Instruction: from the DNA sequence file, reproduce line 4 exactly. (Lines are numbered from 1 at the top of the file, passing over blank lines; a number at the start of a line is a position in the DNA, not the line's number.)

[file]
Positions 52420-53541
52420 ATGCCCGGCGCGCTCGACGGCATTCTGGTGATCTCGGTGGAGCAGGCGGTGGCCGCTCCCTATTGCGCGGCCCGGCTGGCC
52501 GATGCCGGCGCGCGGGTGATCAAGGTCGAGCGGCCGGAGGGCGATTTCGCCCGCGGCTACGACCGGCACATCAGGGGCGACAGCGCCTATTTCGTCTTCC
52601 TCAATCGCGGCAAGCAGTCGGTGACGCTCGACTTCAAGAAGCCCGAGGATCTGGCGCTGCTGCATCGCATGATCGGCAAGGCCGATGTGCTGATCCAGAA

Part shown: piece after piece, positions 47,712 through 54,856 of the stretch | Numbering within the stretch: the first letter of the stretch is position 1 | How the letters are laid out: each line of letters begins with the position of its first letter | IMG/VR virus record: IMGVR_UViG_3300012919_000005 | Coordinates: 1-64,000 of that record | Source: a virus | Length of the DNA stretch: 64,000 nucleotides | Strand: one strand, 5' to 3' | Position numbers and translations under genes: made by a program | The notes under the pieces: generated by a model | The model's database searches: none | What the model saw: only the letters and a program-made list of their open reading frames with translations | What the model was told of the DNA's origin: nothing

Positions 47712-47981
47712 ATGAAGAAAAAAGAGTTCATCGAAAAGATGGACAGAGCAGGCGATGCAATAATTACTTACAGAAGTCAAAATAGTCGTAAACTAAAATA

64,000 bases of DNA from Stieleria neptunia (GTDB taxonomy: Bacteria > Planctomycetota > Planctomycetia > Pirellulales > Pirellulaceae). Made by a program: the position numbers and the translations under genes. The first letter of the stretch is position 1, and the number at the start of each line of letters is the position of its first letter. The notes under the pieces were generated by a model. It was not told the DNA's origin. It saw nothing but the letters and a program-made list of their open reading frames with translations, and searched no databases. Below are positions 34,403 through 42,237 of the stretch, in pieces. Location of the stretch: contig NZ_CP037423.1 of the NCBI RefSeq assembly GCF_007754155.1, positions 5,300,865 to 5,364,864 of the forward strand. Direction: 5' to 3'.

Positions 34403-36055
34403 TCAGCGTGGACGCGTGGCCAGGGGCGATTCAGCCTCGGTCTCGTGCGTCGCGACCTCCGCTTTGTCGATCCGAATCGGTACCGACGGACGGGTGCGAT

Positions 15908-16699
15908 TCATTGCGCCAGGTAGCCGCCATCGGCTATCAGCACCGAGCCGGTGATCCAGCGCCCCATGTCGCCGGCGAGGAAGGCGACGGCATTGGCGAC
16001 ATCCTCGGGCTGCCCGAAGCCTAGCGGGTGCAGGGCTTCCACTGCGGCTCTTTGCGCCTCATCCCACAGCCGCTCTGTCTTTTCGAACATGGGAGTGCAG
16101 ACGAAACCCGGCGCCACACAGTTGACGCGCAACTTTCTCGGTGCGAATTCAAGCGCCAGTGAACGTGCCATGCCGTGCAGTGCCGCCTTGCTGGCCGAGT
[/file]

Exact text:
52601 TCAATCGCGGCAAGCAGTCGGTGACGCTCGACTTCAAGAAGCCCGAGGATCTGGCGCTGCTGCATCGCATGATCGGCAAGGCCGATGTGCTGATCCAGAA